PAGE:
By Mandy Moe Pwint Tu
Dr. Elizabeth Skomp, Associate Dean for Faculty Development and Inclusion, and Dr. Becky Spurlock, Associate Vice President and Senior Associate Dean of Student Life, will be leaving Sewanee to take up posts at Stetson University and the University of Texas at the Permian Basin (UTPB), respectively.
Following a nation-wide search, Skomp will serve as the next dean of the College of Arts and Sciences at Stetson University in DeLand, Florida, starting mid-July. Stetson University Provost and Executive Vice President, Dr. Noel Painter, made the announcement of her appointment on June 14.
“We are enthusiastic to have a leader who shares a strong commitment to liberal arts education, with demonstrated value for inclusion and equity, join the university,” said Painter. “Throughout the search process, the search committee has heard Skomp described as fair, unflappable, prepared, able to navigate a wide range of administrative challenges and someone who can foster work across the diverse disciplines in the college.”
Skomp is looking forward to engaging with Stetson’s teacher-scholar model, which utilizes faculty scholarship as a foundation for creative endeavors and student engagement. In an interview with The Purple, she mentions Values Day, an annual event where students, faculty, and staff convene for a day of reflection and action.
“Stetson is an institution that places its values front and center as a way to unite the campus community,” said Skomp. “I’ll admit that I’m also looking forward to having an office in a building called Elizabeth Hall!”
At Sewanee, Skomp has steered vital inclusion initiatives through faculty development and grant seeking, integrated advising, the Dialogue Across Difference program, and study abroad. She believes that “alongside efforts to recruit and retain a diverse student body, faculty, and staff, continued development of initiatives to create an ever more equitable and inclusive campus climate will be essential.”
She has overseen the Center for Teaching, the Office of Advising, the Office of Undergraduate Research, Writing Across the Curriculum, and the University Art Gallery. A scholar of Russian literature and culture, she has previously served as chair of the Russian Department and as director of the Sewanee Summer in Russia Program in St. Petersburg.
She has taught at the School of Letters and served as director of the Humanities Program, but in her 14 years at Sewanee, she is most proud of the work she and her colleagues have done to “invigorate and transform the Russian Department.”
On the other side of campus, Spurlock, who works in the Dean of Students’ Office, is particularly proud of how student perceptions of the office has changed.
“When I arrived, most students seemed to think of us as the college equivalent of the principal’s office,” she said. “We wanted students to think of us as a place to come for help of all kinds. I’ve loved that Sewanee is a place [where] you can dream big . . . where you can find willing partners and turn those big ideas into reality.”
At UTPB, Spurlock will serve as Vice President for Student Development and Leadership, which includes an appointment as an assistant professor in the College of Education. She will also work with the John Ben Shepperd Public Leadership Institute. Her “charge,” as she describes it, is “to advance career development and internships, leadership, and the student experience.”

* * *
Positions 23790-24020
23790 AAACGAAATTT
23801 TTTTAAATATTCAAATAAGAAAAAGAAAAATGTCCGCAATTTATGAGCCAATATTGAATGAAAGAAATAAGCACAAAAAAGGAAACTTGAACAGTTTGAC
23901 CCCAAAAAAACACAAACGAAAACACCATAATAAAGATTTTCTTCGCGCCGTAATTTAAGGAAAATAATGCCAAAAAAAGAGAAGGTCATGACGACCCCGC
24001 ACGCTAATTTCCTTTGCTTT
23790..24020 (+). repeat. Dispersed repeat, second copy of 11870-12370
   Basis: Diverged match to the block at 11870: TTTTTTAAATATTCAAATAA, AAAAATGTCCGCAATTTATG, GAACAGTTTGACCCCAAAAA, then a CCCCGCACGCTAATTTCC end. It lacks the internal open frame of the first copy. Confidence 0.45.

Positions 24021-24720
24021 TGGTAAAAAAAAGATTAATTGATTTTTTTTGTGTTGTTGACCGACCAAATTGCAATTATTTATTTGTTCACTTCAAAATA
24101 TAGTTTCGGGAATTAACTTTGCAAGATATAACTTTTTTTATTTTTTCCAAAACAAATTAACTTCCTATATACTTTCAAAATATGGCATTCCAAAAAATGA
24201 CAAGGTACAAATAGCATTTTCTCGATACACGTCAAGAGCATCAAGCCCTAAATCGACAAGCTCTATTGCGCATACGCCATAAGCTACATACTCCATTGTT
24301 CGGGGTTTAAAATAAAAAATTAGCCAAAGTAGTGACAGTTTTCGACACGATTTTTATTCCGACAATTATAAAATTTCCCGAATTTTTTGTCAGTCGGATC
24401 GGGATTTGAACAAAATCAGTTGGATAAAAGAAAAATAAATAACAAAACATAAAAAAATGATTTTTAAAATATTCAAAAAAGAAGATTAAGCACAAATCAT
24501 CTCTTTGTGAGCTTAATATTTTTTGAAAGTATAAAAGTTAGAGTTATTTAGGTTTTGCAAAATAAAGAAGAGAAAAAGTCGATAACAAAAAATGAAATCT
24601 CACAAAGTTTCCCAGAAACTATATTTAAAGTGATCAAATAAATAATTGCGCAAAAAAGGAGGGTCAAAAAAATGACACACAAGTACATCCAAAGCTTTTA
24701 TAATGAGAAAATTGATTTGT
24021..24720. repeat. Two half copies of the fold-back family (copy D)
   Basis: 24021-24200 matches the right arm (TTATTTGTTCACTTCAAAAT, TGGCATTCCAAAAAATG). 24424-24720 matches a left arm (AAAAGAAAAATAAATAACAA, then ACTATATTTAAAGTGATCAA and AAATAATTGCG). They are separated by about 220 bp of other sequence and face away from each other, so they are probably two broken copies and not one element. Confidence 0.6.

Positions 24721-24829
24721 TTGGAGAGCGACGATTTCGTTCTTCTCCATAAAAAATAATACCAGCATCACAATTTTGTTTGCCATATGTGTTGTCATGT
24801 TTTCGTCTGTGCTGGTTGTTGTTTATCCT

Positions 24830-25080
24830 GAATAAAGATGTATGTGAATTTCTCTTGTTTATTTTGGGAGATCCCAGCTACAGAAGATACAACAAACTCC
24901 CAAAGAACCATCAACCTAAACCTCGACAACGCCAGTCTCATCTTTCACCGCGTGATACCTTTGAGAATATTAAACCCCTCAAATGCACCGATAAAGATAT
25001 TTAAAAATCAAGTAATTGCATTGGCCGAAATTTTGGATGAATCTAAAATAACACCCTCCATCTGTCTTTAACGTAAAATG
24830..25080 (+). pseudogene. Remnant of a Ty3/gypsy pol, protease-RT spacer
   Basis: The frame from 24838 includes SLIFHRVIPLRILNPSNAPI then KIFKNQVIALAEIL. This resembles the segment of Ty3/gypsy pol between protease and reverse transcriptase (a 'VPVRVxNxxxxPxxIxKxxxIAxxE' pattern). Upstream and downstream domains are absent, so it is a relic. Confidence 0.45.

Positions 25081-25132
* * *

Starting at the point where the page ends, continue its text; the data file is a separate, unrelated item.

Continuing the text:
“I care deeply about all of those areas and am thrilled to work on the intersection of all three,” she said.
UTPB serves first generation students, a population that Spurlock is “committed to,” and is also a Hispanic Serving Institution, with at least 25% of its full-time undergraduates being Latinx. She is looking forward to being “a part of their mission to serve the people of West Texas.”
Since joining Student Life at Sewanee in 2014, Spurlock has co-chaired the First Generation Working Group, led revisions of orientation programs, and developed the curriculum and teaching in the Center for Leadership. To address students’ transportation needs, she brought ZipCar to campus and launched the Sunday Shuttle. The credit for the popular Vice-Chancellor’s Late Night Pancake Breakfast also goes to Spurlock.
“I appreciate Becky’s high level of professionalism, her willingness to take on tough tasks, and most of all, her constant care for students,” Dean of Students Marichal Gentry (C’89) said in a recent email to the student body. “We will miss her and wish her and her family all the best as they head back to the Lone Star State.”
When asked about the biggest difference that they have seen occur during their time on the Mountain, Skomp cited the University’s Project on Slavery, Race, and Reconciliation, stating that the work “holds tremendous symbolic and direct significance; what is gleaned from continued critical examination of the past can help to chart the institution’s future course.”
Spurlock notes the upward trajectory of student involvement in the community.
“They are asking more directly for changes, and participating in the development of new ideas, programs, policies, building development, and hiring,” she said. “Keep going, students!”
Both Skomp and Spurlock stated that they will miss the natural beauty of the Domain as well as the community relationships that they have fostered. But the community will certainly miss them too.
“They constantly pushed Sewanee as a whole to be better,” said Yousra Hussain (C’22). “Although they’re leaving, the mark they’ve made will stay with us forever.”